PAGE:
Ultra-low-sulfur diesel slid as crude oil fell the most in a month amid higher U.S. output and slower manufacturing in China.
Futures fell 0.7 percent as crude tumbled after the Energy Information Administration reported oil production rose last week to the most since December 1990. China’s manufacturing weakened more than estimated in July, according to a preliminary survey of purchasing managers. Inventories of crude declined 0.8 percent, gasoline supplies slipped 0.6 percent and distillates dropped 1 percent.
“Manufacturing data from China was bearish and with production at a 22-year high we have to store as much oil?” said Phil Flynn, senior market analyst at Price Futures Group in Chicago. “Plus, the market has been anticipating drawdowns on supply and numbers weren’t big enough to keep the bulls interested.”
Ultra-low-sulfur diesel for August delivery fell 2.23 cents to settle at $3.047 a gallon on the New York Mercantile Exchange on trading volume that was 8.6 percent above the 100-day average at 3:05 p.m. Prices have fallen 1.7 percent since reaching $3.1007 on July 18.
ULSD was valued less than gasoline for the first time in three days, slipping 1.7 cents to an 0.78-cent discount.
“The market is being weighed on by Chinese manufacturing figures coming in lower than expected,” said Andy Lipow, president of Lipow Oil Associates LLC in Houston. “Anything that reflects slowing growth in Asia will impact on demand for crude oil.”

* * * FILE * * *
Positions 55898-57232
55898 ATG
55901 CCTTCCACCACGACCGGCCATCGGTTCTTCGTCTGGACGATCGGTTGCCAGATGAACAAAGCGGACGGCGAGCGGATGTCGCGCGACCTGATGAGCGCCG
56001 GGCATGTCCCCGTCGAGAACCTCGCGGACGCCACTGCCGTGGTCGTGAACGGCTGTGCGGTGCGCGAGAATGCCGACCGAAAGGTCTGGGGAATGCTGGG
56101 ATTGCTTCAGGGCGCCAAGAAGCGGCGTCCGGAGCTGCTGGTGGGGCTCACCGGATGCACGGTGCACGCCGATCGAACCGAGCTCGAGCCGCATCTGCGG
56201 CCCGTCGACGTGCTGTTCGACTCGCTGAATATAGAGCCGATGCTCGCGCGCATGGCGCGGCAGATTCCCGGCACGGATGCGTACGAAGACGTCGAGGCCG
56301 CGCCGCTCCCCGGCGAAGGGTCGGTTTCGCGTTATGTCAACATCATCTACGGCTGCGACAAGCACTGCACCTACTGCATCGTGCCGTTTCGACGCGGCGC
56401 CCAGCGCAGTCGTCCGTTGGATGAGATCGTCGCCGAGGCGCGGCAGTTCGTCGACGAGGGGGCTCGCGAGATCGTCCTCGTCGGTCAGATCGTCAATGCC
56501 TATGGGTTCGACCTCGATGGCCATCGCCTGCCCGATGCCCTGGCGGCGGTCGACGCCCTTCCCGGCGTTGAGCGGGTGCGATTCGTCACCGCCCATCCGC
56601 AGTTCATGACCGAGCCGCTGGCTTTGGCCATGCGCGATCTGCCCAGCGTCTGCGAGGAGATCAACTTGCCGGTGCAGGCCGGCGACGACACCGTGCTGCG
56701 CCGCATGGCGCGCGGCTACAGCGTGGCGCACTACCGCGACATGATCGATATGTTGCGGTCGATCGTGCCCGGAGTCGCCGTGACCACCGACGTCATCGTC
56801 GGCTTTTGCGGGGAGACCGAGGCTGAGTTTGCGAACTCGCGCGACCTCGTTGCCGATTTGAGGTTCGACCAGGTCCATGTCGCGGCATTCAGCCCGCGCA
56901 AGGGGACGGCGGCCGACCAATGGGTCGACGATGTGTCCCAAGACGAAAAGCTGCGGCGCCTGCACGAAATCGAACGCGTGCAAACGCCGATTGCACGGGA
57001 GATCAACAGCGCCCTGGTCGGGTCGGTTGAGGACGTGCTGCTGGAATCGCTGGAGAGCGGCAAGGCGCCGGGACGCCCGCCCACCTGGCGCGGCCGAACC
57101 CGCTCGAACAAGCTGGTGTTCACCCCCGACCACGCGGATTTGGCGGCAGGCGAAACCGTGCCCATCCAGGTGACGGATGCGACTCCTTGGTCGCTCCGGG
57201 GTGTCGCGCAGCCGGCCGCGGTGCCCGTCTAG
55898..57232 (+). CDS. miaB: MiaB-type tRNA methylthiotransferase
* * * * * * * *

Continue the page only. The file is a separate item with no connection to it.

ULSD’s crack spread versus West Texas Intermediate crude increased 93 cents to $22.74 a barrel. The premium over Brent rose 32 cents to $20.94.
Distillate inventories fell 1.23 million barrels to 126.5 million, the first drop in three weeks. Demand jumped 13 percent to 4.31 million barrels a day.
Gasoline supplies sank 1.39 million barrels last week to 222.7 million. A Bloomberg survey projected a build of 1.65 million barrels. Demand rose 2.9 percent from a week earlier, while over the past four weeks it was 3.1 percent above a year ago.
“The market is really struggling here,” said Andrew Lebow, a senior vice president at Jefferies Bache LLC in New York. “Demand was strong. But it’s still worried about China manufacturing.”
August-delivery gasoline fell 0.43 cent to $3.0548 a gallon on volume that was 25 percent below the 100-day average. Gasoline’s 11 percent increase in July makes it the best performer in the Standard & Poor’s GSCI Index of 24 commodities.
Gasoline’s crack spread versus WTI widened $1.54 to $21.53 a barrel. The fuel’s premium to Brent gained 93 cents to $19.73.
Pump prices, averaged nationwide, fell 0.6 cent to $3.66 a gallon, Heathrow, Florida-based AAA said today on its website.